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Pop losing its fizz in school vending machines

Soft drink makers to stop selling sugary soda, offer alternatives to kids. NBC News correspondent Martin Savidge reports.
/ Source: TODAY

According to a study, ice cold soda pop contributes the most calories to the American diet. In response to consumer pressure, the American Beverage Association is limiting the amount of sugary drinks it sells in schools. NBC News correspondent Martin Savidge reports.

Increasingly, pop in school has been going over like a belch in English class. Parents and health advocates concerned with obesity in children see the sugar-laden soft drinks as one of the prime culprits.

Soft drink makers, including giants Coca-Cola and Pepsi, will stop selling sugary soda in elementary and middle schools. They will also cut back sales in high schools – instead offering water, 100 percent fruit juices and diet drinks.

"The industry was united that they needed to do something and that they wanted to have a school policy," says Susan Neely, president of The American Beverage Association.

That's good news to moms like Ann Laseter who's been pushing for change. “That's a good feeling to, I guess, to know that your voice can be heard every once in a while,” says Laseter.

But some say the policy doesn't go far enough. “This new policy is a good step forward for elementary schools but practically it doesn't address high schools at all,” says Margo Wootan of the Center for Science in the Public Interest.

Others say the industry move is less about health and more about defusing efforts across the country to regulate vending in schools.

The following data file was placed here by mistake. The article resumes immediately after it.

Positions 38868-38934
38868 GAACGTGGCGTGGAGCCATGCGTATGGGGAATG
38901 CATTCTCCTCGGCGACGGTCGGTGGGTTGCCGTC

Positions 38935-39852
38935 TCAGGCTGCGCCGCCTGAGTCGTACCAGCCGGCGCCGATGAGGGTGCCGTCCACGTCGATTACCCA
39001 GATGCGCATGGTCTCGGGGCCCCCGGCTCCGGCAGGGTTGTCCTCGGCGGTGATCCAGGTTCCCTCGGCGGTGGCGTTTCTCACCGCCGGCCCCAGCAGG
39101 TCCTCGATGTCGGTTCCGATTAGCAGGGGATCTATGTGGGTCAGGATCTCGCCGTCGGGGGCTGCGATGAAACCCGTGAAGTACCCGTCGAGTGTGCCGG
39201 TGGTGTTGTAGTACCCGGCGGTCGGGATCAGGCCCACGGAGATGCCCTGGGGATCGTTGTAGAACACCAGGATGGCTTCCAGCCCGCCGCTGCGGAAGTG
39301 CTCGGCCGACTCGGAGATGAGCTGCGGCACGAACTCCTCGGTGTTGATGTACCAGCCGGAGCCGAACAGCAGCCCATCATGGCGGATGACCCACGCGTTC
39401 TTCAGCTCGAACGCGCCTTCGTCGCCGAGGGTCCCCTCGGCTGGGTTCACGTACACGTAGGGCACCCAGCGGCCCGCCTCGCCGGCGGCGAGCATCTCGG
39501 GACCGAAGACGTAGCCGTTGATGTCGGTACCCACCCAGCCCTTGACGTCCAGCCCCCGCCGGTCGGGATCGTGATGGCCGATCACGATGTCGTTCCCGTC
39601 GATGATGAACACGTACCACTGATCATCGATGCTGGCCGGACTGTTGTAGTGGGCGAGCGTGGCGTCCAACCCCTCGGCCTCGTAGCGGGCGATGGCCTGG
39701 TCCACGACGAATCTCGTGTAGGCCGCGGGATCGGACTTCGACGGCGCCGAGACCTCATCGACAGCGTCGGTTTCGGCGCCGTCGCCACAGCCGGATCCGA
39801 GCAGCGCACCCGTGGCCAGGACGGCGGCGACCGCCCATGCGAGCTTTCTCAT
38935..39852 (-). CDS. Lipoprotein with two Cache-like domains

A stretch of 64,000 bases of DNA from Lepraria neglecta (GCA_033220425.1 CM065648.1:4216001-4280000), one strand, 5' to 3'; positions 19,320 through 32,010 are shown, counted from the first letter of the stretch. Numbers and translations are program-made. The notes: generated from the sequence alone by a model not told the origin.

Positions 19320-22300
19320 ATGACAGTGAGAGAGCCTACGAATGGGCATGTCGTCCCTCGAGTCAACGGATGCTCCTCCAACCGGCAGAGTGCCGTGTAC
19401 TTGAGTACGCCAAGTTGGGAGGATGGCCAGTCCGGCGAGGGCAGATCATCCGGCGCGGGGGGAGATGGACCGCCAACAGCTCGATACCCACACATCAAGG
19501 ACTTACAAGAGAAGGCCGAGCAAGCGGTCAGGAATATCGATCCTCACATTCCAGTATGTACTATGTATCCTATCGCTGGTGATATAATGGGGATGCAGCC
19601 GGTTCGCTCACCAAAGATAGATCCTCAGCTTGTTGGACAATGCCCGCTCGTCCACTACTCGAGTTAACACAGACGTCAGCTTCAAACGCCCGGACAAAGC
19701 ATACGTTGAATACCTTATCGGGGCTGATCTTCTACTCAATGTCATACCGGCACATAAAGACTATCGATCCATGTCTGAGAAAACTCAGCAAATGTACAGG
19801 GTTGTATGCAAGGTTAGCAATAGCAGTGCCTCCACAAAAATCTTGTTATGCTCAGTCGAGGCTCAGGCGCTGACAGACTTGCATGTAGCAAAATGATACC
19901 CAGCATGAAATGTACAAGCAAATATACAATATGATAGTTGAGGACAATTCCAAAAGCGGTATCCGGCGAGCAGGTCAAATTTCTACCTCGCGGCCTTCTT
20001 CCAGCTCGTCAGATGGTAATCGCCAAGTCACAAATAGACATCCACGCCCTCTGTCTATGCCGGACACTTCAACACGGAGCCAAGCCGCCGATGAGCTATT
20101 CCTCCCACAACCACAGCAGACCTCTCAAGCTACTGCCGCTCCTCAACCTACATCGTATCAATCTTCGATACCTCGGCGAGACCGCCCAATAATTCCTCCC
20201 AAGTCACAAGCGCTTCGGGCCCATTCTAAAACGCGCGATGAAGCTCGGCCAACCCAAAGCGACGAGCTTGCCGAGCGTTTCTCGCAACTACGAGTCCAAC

How hard will it be to get kids to buy the alternatives?It's tough because kids are used to these foods and they like them.  It's not a bad idea to limit available in place of those foods to offer healthier alternatives. We have to find ways to make that lucrative for the companies in the schools so it's about business, about making money.  If we could encourage children to eat healthier foods with advertising and promotion it would make them lucrative while giving children healthier choices.

More and more state legislatures were getting involved in the hot debate, at last count over 30, including some that wanted to ban vending machines.

But health experts point out that childhood obesity doesn’t begin and end with just the soft drink industry. They say more needs to be done at school and especially at home.

But the responsibility of limiting sugary drinks doesn’t lay squarely on the soft drink industry. Samantha Heller, a clinical nutritionist and Health magazine contributor says parents have to teach their children to, “Eat healthy at home, have the parents be positive role models and have healthy eating be a reward not a punishment.”